Thursday, February 24, 2011

School begins in earnest

Sorry about the long silence but we have been without internet for several days......

The first week of school has come and gone and in my case although ¾ of the student body were there no real lessons took place. Instead, we cleaned classrooms, laboratories, administration buildings and the assembly area as well as yards. We also weeded and tidied up garden beds, whitewashed necessary zones and thoroughly scrubbed ceilings, fans, window ledges and the floor of the Multipurpose Hall (MPH). All this in preparation for the celebration of the King’s 31st birth Anniversary cum Education Day and the up coming Mid-Term Review (MTR) which will involve the entire district and take place on our campus. Various sections were allocated tasks and almost without exception they miraculously produced brooms, buckets and sickles or improvised with bamboo, sacks and sticks and diligently set about the task they had been given no matter how onerous.  I cannot imagine any high school aged student in Australia participating in such and activity, with even a tenth of the commitment that these students did. The results were immediately obvious and the whole school took on a much more welcoming and well-maintained look.

I did have a brief opportunity to meet my home class and get in some introduction time before we had to go through the horrors of distributing very tired and dilapidated textbooks and they good naturedly accepted the offerings and tried to swap where possible but settled for what was available. They seem a very responsible and civil minded group who are mostly happy to buckle down and do what is required of them. I have accomplished finding the required furniture for our room and setting it up, writing up an attendance register, electing class captains and establishing who would represent our class in the essay writing component of the celebrations on Monday. I am still desperately trying to get a grasp of their names and wonder how I will ever manage that task when all 4 of my classes are up and running.

Ian was in much the same situation but his home class is a class IV group with whom he has now spent a considerable amount of time. He too had to find furniture, set up his room, distribute books and even record if they were new or old, as well as ensure that his class were on target with preparing their presentation of “Happy Birthday” and “For He’s a Jolly Good Monarch” for their school celebration.

A great deal of fun seems to have been had with the discovery that there are pictures of Australia on his phone and that they can see themselves in the digital camera’s display screen. “Sir…,” “Sir…, “and more “Sir…” seems to be the order of the day with their need to let him know who is saying bad words, or not working or kissing girls even! Like me he still has one grade level to meet so at least Class IV are now a familiar bunch and the Class VIIIs are still to come.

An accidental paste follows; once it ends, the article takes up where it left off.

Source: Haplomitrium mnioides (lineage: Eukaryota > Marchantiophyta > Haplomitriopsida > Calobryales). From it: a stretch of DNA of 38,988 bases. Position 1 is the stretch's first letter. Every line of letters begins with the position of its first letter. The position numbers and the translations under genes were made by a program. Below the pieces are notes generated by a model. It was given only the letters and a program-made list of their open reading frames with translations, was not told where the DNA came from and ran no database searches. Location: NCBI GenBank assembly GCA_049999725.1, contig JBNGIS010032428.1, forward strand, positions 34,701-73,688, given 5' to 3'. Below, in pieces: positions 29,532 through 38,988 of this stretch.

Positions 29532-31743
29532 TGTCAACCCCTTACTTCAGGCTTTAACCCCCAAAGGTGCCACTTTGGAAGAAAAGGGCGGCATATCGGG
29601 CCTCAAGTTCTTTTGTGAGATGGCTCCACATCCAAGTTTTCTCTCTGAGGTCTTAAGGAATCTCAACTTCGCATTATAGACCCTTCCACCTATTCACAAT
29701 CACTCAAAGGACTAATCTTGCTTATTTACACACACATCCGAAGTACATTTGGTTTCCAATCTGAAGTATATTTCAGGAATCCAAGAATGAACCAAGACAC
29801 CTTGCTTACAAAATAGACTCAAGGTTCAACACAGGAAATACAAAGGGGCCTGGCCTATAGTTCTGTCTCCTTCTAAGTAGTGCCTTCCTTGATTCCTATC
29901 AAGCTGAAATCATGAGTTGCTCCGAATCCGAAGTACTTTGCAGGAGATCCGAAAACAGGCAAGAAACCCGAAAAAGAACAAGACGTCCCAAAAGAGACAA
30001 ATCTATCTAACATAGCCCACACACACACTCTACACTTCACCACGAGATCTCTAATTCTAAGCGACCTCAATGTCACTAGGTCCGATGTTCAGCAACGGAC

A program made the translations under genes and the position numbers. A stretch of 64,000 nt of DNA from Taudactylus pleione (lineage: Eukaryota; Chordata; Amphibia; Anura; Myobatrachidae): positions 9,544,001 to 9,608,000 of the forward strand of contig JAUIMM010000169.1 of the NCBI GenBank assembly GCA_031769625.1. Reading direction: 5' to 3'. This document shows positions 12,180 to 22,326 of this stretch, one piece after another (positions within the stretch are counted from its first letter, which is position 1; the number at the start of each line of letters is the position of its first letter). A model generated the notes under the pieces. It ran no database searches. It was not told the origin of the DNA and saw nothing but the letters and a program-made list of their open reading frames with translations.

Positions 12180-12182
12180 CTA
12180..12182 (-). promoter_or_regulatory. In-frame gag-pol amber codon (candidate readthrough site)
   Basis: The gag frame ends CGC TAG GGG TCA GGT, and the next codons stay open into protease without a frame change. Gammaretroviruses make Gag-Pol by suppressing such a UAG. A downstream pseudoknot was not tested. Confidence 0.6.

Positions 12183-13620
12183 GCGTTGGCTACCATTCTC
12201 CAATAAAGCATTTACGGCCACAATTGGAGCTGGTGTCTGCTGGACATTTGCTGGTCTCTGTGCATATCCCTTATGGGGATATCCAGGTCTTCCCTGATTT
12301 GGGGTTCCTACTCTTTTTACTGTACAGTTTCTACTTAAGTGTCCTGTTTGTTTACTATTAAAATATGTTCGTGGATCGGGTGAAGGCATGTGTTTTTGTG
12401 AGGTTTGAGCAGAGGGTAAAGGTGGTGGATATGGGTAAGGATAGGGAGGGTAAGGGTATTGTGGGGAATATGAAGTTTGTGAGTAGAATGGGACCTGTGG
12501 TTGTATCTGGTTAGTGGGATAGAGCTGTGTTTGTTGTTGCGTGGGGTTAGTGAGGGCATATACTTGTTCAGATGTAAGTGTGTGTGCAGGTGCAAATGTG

The school day begins with an assembly and the first item is always prayers. Although I cannot understand a word of the Dzongkha they sing / chant it is very moving to listen to and I find it both calming and meditative. After the Teacher of the Day has announced the various daily notices in English, the assembly ends with the national anthem, which sounds as solemn as a hymn to me but is generally delivered with both commitment and pride by all the student body. I am amazed at how lovely it sounds and impressed that they all participate so well compared to the half-hearted attempts at our school in Thailand. It is always a relief and a surprise to hear the notices and realise that I must lead my class in the responsibilities being outlined though I have little idea what they involve.

On Monday Feb 21st the preparations were complete and the celebrations went off without a hitch. Our MPH was clean and set up with elaborately carved, decorated and painted furniture and all the staff and students filled the hall. Having taken the advice of another volunteer teacher not to set up the expectation of wearing it everyday if that was not what I intended to do, I had chosen this day to wear my kira for the first time and was somewhat dismayed at the giggles it inspired in the female students as I walked through the school grounds. 2 colleagues quickly informed me that the folds of the skirt need to be on the right not the left and rectified that problem immediately. After that it was received with warmth and many compliments were offered.

The celebration itself was quite formal and I was invited by the vice principal sir to come up on the stage and light one of the butter lamps. I am convinced that was to ensure that all the students could see I had worn kira! We had speeches, dance performances, a video clip presentation, a debate and the winners of the essay competition in Dzongkha and English were called out to read their winning entries before refreshments were served and the half day was over.

Me with my kira on the right way around! At least I was contributing to GNH with my earlier mistake.

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